Bull to bull's eye
Tribals remodel hunting festival for solar lamps
For the first time since Independence, the 28 tribal villages inside Jharkhand's Dalma wildlife sanctuary have electric bulbs lighting up their homes. The solar lamps are a gift from the forest department to thevillages that cooperated in taming the violent tribal hunting festival Sendra. The lamps are a small part of the gifts showered by the forest department on the villagers who participated in the "No Confrontation, Only Persuasion" drive to check the gory hunting festival that results in the large-scale massacre of dozens of animals including deer. Officials in the department have every reason to rejoice as they have succeeded in achieving what their predecessors failed to. All this, despite lack of political will to put a stop to this ancient festival, which has become an anachronism.
Sendra is a sacred hunting festival celebrated during spring, when around 20,000 tribals, many coming from neighbouring districts, climb up the Dalma hills with bows and arrows. Advasis of West Bengal too observe the hunting ritual in the Ayodhya hills of Purulia district. This year, however, Siddharth Tripathy, divisional forest officer (dfo), Ranchi, along withRashtriya Jharkhand Seva Sansthan, asocial work organization, and A T Mishra, dfo, Dhalbhum, was determined to soften the bloody face of the festival. For that they preferred persuasion to coercion. "Our strategy was to persuade the tribals to refrain from hunting. We never wanted to confront them. Batches of tribal social activists were sent to the villages in groups to mingle with the locals, followed by a sensitization drive through puppet shows," said Tripathy.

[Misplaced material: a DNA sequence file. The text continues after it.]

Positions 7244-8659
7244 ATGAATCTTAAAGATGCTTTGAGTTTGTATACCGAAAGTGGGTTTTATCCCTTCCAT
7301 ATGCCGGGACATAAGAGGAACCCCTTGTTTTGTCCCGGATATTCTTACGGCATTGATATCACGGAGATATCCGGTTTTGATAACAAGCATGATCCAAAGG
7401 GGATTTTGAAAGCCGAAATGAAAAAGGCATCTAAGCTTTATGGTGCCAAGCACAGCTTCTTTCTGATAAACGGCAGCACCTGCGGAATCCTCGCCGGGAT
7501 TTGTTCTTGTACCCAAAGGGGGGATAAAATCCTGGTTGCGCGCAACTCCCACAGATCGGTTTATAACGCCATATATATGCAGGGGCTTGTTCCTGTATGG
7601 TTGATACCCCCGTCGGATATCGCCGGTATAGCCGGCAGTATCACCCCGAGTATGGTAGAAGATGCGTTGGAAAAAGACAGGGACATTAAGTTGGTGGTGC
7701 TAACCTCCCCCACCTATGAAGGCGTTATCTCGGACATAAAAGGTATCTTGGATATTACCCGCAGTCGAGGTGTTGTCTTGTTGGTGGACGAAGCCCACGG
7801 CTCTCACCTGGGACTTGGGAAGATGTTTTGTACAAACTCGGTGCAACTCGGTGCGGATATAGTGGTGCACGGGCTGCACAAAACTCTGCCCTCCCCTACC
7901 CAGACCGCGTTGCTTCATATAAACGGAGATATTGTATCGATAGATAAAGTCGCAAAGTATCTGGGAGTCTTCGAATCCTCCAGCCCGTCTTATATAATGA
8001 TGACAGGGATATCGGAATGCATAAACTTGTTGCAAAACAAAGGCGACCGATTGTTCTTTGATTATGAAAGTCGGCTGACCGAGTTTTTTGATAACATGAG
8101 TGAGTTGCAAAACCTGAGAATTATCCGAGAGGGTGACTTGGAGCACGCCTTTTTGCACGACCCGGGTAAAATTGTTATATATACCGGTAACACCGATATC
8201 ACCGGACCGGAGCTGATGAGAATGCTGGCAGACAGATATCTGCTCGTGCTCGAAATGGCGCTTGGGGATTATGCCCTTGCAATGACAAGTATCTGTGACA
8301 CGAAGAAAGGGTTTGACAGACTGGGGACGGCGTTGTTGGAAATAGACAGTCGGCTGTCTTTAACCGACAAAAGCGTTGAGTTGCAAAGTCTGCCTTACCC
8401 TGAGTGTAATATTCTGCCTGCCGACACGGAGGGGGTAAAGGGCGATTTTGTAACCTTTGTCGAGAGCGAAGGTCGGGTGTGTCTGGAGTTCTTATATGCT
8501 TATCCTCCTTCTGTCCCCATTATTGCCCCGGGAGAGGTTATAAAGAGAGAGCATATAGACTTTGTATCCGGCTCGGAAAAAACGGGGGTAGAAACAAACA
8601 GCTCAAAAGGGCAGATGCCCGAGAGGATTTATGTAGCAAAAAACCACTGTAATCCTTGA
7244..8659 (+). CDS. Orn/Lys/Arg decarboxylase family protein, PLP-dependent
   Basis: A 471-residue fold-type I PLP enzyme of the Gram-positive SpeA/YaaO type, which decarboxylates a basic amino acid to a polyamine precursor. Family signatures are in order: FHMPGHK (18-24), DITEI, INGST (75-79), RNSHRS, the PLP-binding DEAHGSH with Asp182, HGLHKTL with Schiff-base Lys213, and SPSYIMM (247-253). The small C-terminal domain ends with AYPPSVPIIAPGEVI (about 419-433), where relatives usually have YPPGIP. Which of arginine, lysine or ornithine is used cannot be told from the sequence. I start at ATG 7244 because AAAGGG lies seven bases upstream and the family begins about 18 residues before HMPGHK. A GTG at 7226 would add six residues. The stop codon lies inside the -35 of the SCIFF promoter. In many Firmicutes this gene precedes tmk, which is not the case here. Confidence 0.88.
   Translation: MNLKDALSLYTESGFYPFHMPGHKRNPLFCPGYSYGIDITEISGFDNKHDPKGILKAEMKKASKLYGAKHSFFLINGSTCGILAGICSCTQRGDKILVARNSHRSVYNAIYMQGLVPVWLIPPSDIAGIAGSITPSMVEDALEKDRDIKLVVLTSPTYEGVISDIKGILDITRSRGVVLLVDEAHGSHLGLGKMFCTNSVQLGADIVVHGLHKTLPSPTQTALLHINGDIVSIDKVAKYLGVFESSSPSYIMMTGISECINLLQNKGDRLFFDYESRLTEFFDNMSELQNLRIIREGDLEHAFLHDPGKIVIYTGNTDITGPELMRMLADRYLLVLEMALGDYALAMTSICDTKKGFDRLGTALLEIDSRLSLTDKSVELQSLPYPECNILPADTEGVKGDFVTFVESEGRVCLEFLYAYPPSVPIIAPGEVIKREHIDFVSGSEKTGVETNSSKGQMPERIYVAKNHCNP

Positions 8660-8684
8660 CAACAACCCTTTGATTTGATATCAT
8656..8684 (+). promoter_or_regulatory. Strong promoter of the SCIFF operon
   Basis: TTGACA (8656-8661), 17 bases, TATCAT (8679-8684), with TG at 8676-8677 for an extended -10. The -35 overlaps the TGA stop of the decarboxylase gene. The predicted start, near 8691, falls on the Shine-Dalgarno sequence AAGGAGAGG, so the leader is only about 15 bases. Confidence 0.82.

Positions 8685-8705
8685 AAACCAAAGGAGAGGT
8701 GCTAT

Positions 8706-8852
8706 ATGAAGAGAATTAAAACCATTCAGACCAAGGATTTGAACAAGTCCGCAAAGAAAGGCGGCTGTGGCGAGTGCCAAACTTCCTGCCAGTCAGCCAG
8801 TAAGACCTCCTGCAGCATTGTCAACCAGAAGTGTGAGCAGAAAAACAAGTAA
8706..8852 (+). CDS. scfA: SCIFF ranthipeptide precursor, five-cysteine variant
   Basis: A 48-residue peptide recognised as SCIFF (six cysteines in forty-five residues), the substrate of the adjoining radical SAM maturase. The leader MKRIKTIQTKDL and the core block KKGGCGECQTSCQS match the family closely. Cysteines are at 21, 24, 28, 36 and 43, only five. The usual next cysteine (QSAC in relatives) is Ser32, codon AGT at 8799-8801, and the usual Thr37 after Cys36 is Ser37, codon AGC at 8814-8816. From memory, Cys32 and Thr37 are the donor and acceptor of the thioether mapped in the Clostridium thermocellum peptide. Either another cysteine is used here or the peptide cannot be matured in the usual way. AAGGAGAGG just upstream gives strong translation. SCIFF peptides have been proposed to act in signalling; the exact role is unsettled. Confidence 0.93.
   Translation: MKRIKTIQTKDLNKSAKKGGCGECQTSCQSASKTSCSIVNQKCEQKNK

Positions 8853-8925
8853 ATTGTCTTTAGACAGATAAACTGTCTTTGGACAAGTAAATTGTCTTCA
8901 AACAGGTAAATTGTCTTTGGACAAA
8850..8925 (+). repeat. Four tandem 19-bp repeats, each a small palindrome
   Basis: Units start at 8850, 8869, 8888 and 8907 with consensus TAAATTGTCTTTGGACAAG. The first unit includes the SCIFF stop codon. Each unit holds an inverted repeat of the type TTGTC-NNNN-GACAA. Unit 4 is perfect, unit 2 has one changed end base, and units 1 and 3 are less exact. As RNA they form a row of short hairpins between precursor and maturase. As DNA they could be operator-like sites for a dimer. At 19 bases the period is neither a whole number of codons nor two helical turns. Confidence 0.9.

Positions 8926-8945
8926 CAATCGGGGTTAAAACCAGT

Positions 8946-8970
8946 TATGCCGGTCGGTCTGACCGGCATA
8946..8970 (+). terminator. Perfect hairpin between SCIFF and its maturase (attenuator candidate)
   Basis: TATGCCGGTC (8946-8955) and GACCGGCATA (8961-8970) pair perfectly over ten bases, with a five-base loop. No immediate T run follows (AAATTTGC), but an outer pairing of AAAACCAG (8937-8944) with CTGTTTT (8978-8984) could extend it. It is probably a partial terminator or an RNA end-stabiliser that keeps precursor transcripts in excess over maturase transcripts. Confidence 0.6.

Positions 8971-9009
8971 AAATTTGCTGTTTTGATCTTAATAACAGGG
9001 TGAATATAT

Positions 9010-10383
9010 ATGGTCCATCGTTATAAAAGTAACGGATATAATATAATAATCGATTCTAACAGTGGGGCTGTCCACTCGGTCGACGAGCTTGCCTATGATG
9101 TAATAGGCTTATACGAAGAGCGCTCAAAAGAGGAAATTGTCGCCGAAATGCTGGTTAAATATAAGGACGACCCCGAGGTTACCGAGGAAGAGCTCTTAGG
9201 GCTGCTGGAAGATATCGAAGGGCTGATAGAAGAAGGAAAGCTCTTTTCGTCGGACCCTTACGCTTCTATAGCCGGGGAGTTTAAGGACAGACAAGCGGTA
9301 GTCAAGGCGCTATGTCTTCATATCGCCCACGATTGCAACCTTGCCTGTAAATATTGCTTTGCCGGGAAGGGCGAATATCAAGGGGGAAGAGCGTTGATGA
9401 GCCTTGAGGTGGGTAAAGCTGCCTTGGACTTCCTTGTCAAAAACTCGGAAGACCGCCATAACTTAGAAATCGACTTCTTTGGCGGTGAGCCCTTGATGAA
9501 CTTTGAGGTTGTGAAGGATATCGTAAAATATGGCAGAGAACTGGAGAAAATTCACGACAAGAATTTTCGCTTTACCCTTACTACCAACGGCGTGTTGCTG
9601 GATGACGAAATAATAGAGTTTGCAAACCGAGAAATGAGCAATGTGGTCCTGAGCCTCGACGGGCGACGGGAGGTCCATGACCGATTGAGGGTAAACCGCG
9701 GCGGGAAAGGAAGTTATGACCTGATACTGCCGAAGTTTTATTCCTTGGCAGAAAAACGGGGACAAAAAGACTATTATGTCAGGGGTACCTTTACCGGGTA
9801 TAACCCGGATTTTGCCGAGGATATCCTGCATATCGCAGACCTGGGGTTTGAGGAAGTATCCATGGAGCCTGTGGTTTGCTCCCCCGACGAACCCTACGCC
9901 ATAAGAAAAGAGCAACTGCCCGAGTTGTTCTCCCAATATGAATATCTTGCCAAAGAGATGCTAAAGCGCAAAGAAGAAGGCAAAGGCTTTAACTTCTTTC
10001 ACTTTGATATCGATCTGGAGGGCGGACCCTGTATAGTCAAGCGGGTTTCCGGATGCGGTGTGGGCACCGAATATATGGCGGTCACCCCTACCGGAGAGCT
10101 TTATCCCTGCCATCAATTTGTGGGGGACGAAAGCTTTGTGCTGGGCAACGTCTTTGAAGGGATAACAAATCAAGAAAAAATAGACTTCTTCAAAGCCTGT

The roadblocks were many. Nearly half of a total of 257 informal meetings ended in a confrontation. Villagers became hostile and accused the department staff of promoting illegal felling of trees. Clearly, the tribals had to be won over. "That was easier said than done. We had to take tough measures. We replaced forest committee members against whom there were allegations withnew faces to show we meant business," Mishra said. Even then the team realized that they would need outside help. That was when Jharkhand Renewable Energy and Development Authority (jreda) and Indian Railways were roped in.
While jreda was contacted to distribute around 4,000 solar lamps to the 28 villages inside the sanctuary and 54 villages on the periphery of Dalma, the railway officials were requested to start a ticket-checking drive two to three stations before Jamshedpur or Adityapur. The plan worked as nearly 2,000 ticketless hunters were disembarked. "It was also clear that tribals fromthe periphery of Dalma will not cooperate with us because they had not been sensitized and there were no sops for them for making Sendra bloodless," said Mishra. "In addition to the gifts, the department ensured they got jobs under national rural employment guarantee scheme (nregs). Sendra is so deeply rooted in the tribal culture, even these sops would not have weaned the community from hunting.
Digambar Hansda, a tribal who prepared the syllabus on tribal affairs for union public service commission (upsc) mooted the idea of holding an archery competition on the big day of Sendra festival. This proved to be a big success as many tribal hunters participated in the archery competition that had whopping prize money of Rs 4 lakhs. The rest of the marchers to Dalma hills were won with chana-gur and other snacks. There were other long term measures. Bhado Kisku is among the 30 young persons who are going to receive paramedical training at Vrindavan Hospital in Ramgarh. And Surya Mahato in Kadam village is working with the department on a horticulture project.
For the forest department, the actual work has just begun--to deliver the promises made to the tribals in exchange of a more humane Sendra. But for now the department is happy. Happy that they have turned the gaze of the tribal hunters from wild boars to bull's eye.
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